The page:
Gowran Park Racecourse Guide

In County Kilkenny, near the village of Gowran, has stood Gowran Park Racecourse since 1914. Surrounded by green fields and featuring an 18 hole golf course inside the racing track, it’s a place which is easy on the eye. 

The 16 fixtures held annually are spread evenly across the year, providing a steady stream of racing. There’s a mix of both Flat and National Hunt racing, which largely takes place during the summer and winter respectively but there are a couple of exceptions.

Map

Swap Start/End

The Course

The oval course at Gowran Park is around a mile a half in length and is rather undulating in nature. The ups and downs conclude with a climb towards the line down the three furlong straight. For flat racing, it’s rather more of a speed track and one that favours horses ridden prominently. A low draw is beneficial for most distances but particularly seven furlongs as being stuck on the outside for the fast approaching bend is rather disastrous.

The jump course can be more of a test of stamina rather than speed when the going is soft, which is far from uncommon. The chase track, which is on the outside of the hurdles track, features three fences on the uphill home straight, with the first of the trio being the most tricky. Overall though the fences aren’t too testing and they don’t usually cause horses too many problems.

Major Races

Perhaps the biggest flat race at Gowran Park is the Denny Cordell Lavarack Fillies Stakes. It was given Group 3 status in 2006 and sees horses compete over one mile and one furlong. When it comes to jump racing, the season begins with a big race in the form of the €100,000 Thyestes Chase. The race, which was won by Arkle in 1963, can act as a useful trial for the Grand National. There have been two fairly recent horses who have won both races in the same season, Hedgehunter and Numbersixvalverde, in 2005 and 2006 respectively.

A month later there is the Red Mills Chase and the Red Mills Trial Hurdle, the latter which has quite often produced some talented winners such as Un de Sceaux in 2014. Another big name, Sizing Europe, won October’s Grade 2 Gowran Park Champion Chase on four consecutive occasions between 2011 and 2014, which helps give the two and a half mile race some added prestige.

Visiting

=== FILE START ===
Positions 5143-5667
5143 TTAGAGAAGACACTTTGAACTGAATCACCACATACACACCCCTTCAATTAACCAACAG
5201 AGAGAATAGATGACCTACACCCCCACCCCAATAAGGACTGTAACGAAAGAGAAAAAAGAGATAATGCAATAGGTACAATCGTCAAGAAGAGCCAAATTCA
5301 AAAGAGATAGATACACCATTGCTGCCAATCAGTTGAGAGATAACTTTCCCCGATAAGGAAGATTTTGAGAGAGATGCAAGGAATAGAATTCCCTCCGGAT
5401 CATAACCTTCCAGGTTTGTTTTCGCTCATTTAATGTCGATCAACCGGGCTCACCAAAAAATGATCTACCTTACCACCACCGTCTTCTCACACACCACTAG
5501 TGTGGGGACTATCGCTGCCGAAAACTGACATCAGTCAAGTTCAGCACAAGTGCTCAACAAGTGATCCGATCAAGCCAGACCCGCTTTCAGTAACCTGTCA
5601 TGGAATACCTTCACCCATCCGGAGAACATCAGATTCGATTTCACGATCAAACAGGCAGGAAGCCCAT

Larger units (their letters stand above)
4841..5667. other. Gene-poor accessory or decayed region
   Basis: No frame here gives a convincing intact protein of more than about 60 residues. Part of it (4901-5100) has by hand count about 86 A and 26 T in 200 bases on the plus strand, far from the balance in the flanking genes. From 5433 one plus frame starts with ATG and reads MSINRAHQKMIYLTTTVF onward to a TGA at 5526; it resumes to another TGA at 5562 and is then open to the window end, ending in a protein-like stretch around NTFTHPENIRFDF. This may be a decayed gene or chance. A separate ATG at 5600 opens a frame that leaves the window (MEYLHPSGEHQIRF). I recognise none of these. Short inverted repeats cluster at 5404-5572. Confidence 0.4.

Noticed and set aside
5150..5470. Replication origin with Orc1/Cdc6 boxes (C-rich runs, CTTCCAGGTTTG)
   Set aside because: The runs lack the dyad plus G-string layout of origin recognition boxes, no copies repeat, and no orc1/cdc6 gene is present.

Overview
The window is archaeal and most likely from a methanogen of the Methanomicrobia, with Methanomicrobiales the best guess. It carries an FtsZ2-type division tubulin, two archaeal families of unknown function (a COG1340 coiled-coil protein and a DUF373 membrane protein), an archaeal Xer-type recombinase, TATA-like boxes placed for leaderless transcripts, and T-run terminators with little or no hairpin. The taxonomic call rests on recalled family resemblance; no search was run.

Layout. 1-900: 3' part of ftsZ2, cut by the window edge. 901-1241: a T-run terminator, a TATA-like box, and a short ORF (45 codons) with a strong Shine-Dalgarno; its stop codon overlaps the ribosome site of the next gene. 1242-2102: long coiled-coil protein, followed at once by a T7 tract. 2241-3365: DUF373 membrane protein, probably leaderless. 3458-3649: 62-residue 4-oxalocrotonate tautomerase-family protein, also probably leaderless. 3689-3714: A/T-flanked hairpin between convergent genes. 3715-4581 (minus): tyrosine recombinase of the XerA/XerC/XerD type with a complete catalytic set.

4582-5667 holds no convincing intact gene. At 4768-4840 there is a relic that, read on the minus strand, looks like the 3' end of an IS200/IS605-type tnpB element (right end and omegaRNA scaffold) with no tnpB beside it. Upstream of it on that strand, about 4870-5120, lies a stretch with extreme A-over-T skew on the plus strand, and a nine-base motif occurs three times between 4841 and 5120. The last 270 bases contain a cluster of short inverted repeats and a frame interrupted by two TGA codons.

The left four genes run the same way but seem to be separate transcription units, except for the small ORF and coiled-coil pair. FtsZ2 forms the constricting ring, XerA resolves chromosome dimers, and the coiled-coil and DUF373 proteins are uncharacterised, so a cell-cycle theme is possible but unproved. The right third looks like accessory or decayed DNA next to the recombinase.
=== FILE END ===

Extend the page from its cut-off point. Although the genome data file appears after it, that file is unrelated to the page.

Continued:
Most of Gowran Park’s meetings run in the afternoon but typically there are four evening fixtures that feature over the course of the year.

  • Dress Code: Most items of clothing are fine at Gowran Park but it’s wise to dress up a little more smartly for the restaurant and hospitality areas.
  • Ticket Prices: The pricing structure at Gowran Park is very straightforward. Adults pay €15 for admission while OAPs and students pay just €10. Tickets are to be purchased on the day of the race at the course. The only exception is the Thyestes meeting in January where ticket prices are bumped up by €5. Children under 18 are admitted free to all meetings. Hospitality packages which can be booked over the phone are great value. The cheapest option is €29 (excludes Thyestes day) and includes admission, a €10 food voucher, €5 bar voucher and racecard. The Platinum Package which includes a four course meal in the rooftop restaurant is usually available for €55.
  • Membership: Full membership is set at €125 for adults but a discounted rate is available for OAPs and students. The over 65s pay €100 and the student rate is just €50.With it you can enjoy 22 reciprocal fixtures, a members’ lunch day, reserved car parking, 33% off additional tickets and 25% off green fees at Gowran Park Golf Course.
  • Getting There: The nearest big station to the racecourse is situated in Kilkenny, around 14km from the course. From Kilkenny Castle Gate, which is a short walk from the station, there will be a free shuttle bus in operation which collects one hour before the first race and returns one hour after the last.
  • Parking: There are plenty of parking space available which are free of charge.

History

It was on the 16th June 1914 when Gowran Park Racecourse opened its doors for the first time, welcoming in a keen herd of spectators. Both Flat and National Hunt races took place on the opening day with the total prize money adding up to £130. Dermot McCalmont was one of the stewards on the inaugural meet and today his grandson, Harry, is a director on the Board at Gowran Park at the time of writing.

The race company in charge of proceedings today was set-up in 1948, led by managing director Jack Duggan who was part of the famous Kilkenny clothing store, Monster House. During his reign he oversaw several milestones at Gowran Park including the first instance of on course commentary in 1952 and the first Tote jackpot in 1966.

A few decades down the line and a new grandstand at a cost of €3.5m was opened in April of 2003. The project, which was supported by Horse Racing Ireland, also included the upgrading of the parade ring areas and stable yard. Three years later and the course was re-classified as a Grade 1 National Hunt course due to the amount of prize money that was on offer during the year.